Professor Kit Barker
The University of Queensland, TC Beirne School of Law

Laura Guttuso’s unfinished work explored the critical interface between public and private enforcement mechanisms in the competition law space. Although her final thesis was never fully articulated, its central premise was clear - that ‘private’ and ‘public’ systems for dealing with particular forms of wrongdoing associated with anticompetitive practice need much better co-ordination if they are not to frustrate each other.  The early parts of her work revealed key tensions between private and public enforcement mechanisms in this sphere. Some of the points of tension (‘linkage points, as she called them), relate to evidence and process, but there are also more complex contests between underlying aims – economic efficiency, deterrence, natural justice, corrective and distributive justice. Rather than assuming that private enforcement actions exist to serve only public aims and values - or indeed that public systems themselves serve to protect only the collective good and not to protect particular private interests, she set out to consider what aspects of ‘the private’ can usefully be integrated into ‘the public’ process and what aspects of ‘the public’ can sensibly be incorporated into ‘the private’.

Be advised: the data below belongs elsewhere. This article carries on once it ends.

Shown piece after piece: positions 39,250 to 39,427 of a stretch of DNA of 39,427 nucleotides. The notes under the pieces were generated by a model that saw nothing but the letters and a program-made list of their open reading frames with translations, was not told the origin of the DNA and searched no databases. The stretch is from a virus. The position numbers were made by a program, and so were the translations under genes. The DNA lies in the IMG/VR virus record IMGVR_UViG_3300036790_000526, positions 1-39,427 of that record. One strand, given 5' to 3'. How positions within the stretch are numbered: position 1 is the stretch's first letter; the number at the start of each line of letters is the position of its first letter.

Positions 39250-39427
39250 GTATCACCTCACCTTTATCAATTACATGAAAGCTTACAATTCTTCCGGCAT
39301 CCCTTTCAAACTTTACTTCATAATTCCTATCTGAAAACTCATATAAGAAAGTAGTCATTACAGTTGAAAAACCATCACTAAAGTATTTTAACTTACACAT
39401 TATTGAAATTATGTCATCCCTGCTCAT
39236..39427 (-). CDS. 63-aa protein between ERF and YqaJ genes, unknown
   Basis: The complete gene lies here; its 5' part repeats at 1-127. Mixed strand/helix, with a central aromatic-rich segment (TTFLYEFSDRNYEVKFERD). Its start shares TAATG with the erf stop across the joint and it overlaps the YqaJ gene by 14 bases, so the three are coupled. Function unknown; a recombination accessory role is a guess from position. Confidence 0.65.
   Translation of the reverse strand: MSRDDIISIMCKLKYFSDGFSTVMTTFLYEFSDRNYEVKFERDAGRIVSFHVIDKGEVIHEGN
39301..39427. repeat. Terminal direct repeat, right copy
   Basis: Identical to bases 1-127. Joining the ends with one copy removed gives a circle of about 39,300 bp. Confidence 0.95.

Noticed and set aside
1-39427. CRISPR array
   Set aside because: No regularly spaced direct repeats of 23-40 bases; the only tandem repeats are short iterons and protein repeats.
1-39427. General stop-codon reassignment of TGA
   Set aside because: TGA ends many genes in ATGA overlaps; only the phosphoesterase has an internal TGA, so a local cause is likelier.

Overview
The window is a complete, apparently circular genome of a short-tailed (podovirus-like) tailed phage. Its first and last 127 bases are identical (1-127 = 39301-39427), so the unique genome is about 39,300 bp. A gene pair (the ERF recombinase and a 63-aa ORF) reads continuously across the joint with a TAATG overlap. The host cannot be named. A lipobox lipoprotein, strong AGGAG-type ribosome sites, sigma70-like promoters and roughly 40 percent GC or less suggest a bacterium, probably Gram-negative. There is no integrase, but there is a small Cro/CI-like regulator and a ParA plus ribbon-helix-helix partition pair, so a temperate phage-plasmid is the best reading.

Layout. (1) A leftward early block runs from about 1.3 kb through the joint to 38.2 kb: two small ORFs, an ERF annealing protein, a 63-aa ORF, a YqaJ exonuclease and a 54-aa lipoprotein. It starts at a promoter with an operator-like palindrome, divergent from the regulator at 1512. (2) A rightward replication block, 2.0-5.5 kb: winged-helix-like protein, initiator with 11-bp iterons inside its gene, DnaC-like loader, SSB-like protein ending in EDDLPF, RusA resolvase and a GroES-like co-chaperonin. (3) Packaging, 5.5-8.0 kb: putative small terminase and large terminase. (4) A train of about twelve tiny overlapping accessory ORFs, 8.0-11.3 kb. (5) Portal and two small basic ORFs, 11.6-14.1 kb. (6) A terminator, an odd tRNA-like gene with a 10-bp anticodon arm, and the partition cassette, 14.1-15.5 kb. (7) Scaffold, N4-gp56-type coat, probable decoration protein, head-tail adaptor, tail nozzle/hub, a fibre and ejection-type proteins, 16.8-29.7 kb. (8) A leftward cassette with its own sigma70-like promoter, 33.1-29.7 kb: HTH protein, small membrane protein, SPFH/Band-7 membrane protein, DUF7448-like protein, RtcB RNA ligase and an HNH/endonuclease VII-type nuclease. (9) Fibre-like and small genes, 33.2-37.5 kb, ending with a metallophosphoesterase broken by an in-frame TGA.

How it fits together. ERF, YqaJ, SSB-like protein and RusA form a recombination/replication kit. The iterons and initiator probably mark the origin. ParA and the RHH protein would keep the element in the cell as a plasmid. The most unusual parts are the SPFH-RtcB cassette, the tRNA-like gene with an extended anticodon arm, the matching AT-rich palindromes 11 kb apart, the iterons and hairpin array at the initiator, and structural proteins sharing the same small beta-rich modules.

In this paper, Baker examines the wider reverberations of this type of thinking and considers the necessities and prospects of more co-ordinated thinking across and between public and private law, drawing mainly on tort theory and practice.  The broad messages are very much the same. From this point of view, Laura’s work must, he suggests, be appreciated for its deeper philosophical implications, as well as for the more specific, practical suggestions it had for substance and process in the design of competition law rules.